Her response to this humbled me, and I apologized as soon as I received it:

“We should talk more about what is meant by ‘Eyedot’s more conservative’. We can dissect it more if you want. It’ll help me define myself too. It’s a box, right? And I don’t think I fit in that box. But some of my behavior might mean ‘conservative’. What does it mean to be conservative? In terms of: approach (well I think we established that it’s more ‘haphazard’)? Social outlook? Ambition? Family roles? Social roles? Etc…”

Instead, we started discussing various issues rather than hiding behind labels. I also began letting her in on some baggage I had…

“EyeDot, I know this isn’t any of my business, and what you wear is completely up to you. I also understand that this is illogical, but it is my baggage. Okay, here goes: I can’t imagine my wife covering her hair.”

I was expecting her to flip out, but she was completely level-headed. She just asked, “Why?”

I told her that in my experience, the belief that hijab was mandatory pointed to a certain approach that was incompatible with my own. Then, I quoted the books of others, including a chapter from “And God Knows the Soldiers: The Authoritative and Authoritarian in Islamic Discourses” titled “Lecherous Suspicions: Do You Dare Question The Hijab?” I even talked about how I simply like the idea of seeing my wife’s hair flow in the breeze! The conversation eventually stopped being about hijab. It became about how we approach life, about how we approach God. It became our life stories.

Little did I know that while we spoke, she bought the books I quoted and had them shipped all the way to Singapore. And after she had read and heard everything, she said…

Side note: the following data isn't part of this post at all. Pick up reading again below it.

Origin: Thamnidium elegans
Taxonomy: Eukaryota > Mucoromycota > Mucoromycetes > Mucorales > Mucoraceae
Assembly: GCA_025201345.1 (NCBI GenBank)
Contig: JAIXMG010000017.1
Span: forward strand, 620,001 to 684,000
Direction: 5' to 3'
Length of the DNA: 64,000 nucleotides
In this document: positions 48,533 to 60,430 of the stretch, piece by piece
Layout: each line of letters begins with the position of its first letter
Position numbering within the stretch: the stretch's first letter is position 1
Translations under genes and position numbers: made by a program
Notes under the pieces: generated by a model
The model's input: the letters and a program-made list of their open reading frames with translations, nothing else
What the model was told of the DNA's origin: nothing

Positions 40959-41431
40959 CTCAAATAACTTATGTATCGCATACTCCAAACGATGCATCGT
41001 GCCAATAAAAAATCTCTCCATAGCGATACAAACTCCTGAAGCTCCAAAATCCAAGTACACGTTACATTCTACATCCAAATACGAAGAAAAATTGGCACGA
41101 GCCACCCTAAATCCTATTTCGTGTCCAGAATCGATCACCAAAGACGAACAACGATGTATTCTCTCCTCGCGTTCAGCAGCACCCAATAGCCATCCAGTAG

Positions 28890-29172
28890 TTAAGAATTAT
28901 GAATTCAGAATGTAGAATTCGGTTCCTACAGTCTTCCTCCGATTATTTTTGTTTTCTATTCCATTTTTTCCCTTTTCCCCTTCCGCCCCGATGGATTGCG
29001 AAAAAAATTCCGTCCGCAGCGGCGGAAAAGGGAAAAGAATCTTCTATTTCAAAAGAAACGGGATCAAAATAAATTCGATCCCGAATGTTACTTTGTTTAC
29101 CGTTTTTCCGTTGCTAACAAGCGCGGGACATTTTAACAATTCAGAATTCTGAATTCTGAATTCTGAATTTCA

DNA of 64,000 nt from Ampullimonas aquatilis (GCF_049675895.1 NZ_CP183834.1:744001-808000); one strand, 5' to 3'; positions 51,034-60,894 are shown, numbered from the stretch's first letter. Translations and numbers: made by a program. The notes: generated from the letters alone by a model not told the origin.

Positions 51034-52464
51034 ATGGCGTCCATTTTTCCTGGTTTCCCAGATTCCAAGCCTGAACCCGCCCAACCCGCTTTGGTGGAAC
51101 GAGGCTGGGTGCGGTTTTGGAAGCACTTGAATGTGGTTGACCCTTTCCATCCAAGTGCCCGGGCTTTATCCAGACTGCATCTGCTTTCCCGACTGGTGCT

“I find your approach attractive and simple, but I cannot promise that I will adopt it.”

That’s when I figured it out. All of my life, people have scoffed at my ideas. People, including potential partners, have said I was crazy. Women worried about my earning potential. And here was a woman finally telling me that she found my ideas to be a legitimate path. A legitimate way of approaching God. A legitimate way of living life. She accepted me. That’s what makes me want to laugh joyfully almost every day now that we’re married.

She showed me, and now all of you, what one can do in the face of conflict in a relationship. She initiated the “agree to disagree,” and added some sugar on top by accepting my ideas as just as valid as hers. Forget Geico and car insurance, my wife just saved you hundreds of dollars (or more!) in couple’s therapy!

A couple weeks before my trip, my anxiety level dropped significantly, but I was still holding my breath, since I hadn’t met her family. Maybe God gave me the clarity I asked for. Maybe it was my family’s support- there were no voiced concerns about her divorce or her child. Maybe it’s just how I switch to survival-mode when I travel.

Or maybe, I knew what was about to happen…

Stay tuned for part 3.

Note: This Is The 2nd In A Series About How I Met My Wife (And Daughter). Just joining us? Here’s Part 1, Part 3, and Part 4. Part 5 is forthcoming.

14 comments

  1. Humaira says:

    Javed! Just when it was getting good! I really do like your wife’s approach though. She just seems all kinds of awesome and you’re letting us singletons into a HUGE secret. If you accept the other person for who they are and agree to disagree, then it’s all good!

  2. Purvis says:

    Love HER and love YOU TWO TOGETHER. And love this story! Out of curiosity, do you mind saying how much older Mrs. Hijabman is than you? Must not be much, because she doesn’t look it, Masha Allah!

  3. AvidReader says:

    Salaams, Hijabman. I’m interested to know, what are your opinions of women observing hijab during salaah or other religious rituals?